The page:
certain pregnancy-related conditions, including pre-eclampsia, pregnancy-related hypertension, gestational diabetes, and preterm delivery.
“Calculators for estimating risk of heart attack and stroke do not often incorporate these women-specific factors in the equations, so these additional factors will put a woman at increased risk, even if her score by the typical calculator is not considered high,” says Dr. Mora.
Q. There are a lot of numbers involved with cholesterol readings. Is there an easy way to understand the numbers?
Dr. Mora: There are online risk calculators that are available for people to use to calculate their risk. They also provide recommendations regarding the optimal level for each individual depending on her particular risk factor profile. Examples include My Life Check from the American Heart Association (AHA) and the ASCVD Risk Estimator Plus from the American College of Cardiology and the AHA (also available as an app).
“I also like AHA’s Life’s Simple 7 recommendations, as those emphasize the multiple ways that cholesterol and other risk factors can interact and put someone at increased risk,” says Dr. Mora. In some cases, it may be helpful to ask your doctor if you should have a coronary calcium scan to better assess your risk.
Q. Should people with high cholesterol be concerned, and should they be proactive about treating it?
Dr. Mora: Yes. “People with LDL levels of 160 mg/dL or higher may have a genetic form of a cholesterol problem and often need a statin or other medication to lower the cholesterol and, importantly, to lower their risk of having a heart attack or stroke,” says Dr. Mora. The higher the level, and the older the individual, the greater the risk. “Having said that, everyone should be proactive to improve risk factors for heart attack and stroke, because these risk factors are very common in the adult U.S. population, for both women and men,” says Dr. Mora.
Q. Should people try to treat their high cholesterol through lifestyle interventions first, or should they consider other options as well?
Dr. Mora: It depends on how high the level is. “Everyone benefits from lifestyle interventions — and the great thing about lifestyle interventions is that if they are done consistently, day in and day out, they have a huge benefit,” says Dr. Mora. “In fact, we can prevent heart attacks, stroke, and diabetes in about 80% to 90% of the cases by practicing an optimal lifestyle. But practicing an optimal lifestyle is not easy, especially in our modern way of living.”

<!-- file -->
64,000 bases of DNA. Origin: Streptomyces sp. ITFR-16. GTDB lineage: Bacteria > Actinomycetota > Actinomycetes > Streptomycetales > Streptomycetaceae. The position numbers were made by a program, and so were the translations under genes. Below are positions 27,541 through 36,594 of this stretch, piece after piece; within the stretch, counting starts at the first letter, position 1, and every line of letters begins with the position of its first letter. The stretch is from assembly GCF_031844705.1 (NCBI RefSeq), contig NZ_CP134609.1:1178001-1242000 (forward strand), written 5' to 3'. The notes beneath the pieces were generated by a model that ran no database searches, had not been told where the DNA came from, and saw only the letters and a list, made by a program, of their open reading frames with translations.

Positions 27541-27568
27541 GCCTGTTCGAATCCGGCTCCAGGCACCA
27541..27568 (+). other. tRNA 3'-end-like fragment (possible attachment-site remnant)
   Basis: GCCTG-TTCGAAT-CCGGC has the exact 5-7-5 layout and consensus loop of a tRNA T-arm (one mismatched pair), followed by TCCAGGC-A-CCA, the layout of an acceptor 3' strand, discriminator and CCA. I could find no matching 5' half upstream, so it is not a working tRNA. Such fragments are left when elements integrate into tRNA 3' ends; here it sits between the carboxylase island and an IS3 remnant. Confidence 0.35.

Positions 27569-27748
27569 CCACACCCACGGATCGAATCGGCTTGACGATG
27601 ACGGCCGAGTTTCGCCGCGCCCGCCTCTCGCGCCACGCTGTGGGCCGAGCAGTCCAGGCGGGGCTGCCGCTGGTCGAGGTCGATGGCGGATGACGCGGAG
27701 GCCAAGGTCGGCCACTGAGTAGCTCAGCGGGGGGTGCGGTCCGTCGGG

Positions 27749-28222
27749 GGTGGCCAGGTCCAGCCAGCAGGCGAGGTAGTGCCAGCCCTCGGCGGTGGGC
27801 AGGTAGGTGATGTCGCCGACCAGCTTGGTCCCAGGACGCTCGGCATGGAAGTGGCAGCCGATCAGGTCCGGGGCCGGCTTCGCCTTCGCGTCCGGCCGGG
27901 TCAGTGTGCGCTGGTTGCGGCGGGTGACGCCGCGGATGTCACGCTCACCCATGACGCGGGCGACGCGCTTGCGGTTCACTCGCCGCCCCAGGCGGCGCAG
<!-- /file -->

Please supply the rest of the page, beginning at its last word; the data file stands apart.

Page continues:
Lifestyle factors are also cumulative, as cholesterol is, so even small improvements matter. Lose a few pounds. Fitting in 15-minute walks a few times a day or eating more fruits and vegetables can have large benefits if done regularly and over a lifetime. “The more the better for heart-healthy lifestyle, and the lower the better for cholesterol and triglycerides,” says Dr. Mora.
Q. What are the benefits or drawbacks of statin medications to reduce cholesterol levels? Do statin medications have any benefits or risks beyond decreasing cholesterol?
Dr. Mora: Statins have been shown to reduce the total risk of having a heart attack or stroke, or dying from heart attack or stroke, by about 20% to 30%. Statin use has also reduced heart attack severity. “We see fewer of the ‘big’ heart attacks that used to occur more often before widespread use of statins,” says Dr. Mora
Some people who take statins do experience unpleasant side effects, primarily muscle discomfort or sometimes muscle weakness.
“In these cases, we look to see if another medication is causing an adverse interaction with the statin, or if the patient has certain conditions that put her at increased risk for not tolerating the statin, such as a family history of statin intolerance, a diagnosis of hypothyroidism, or another medical condition,” says Dr. Mora. “If there is no other cause for the muscle problems, we usually recommend the patient take a break from the statin for a few weeks and then restart it at a lower dose, take it less frequently, or both.” Typically, most people are able to tolerate the statin after this adjustment.
Statins may increase the risk of developing diabetes in people who have risk factors for the condition, such as a family history of diabetes, being overweight or obese, or having an abnormal fasting glucose level.
“These patients can be monitored more closely,” says Dr. Mora. Higher-risk patients are also typically encouraged to make lifestyle changes, such as losing weight, eating a more healthful diet, and increasing their daily activity level.
The good news, though, is that the vast majority of heart attacks and strokes can be prevented with lifestyle changes and by managing cholesterol and other various risk factors appropriately. It’s never too late or early to start, says Dr. Mora.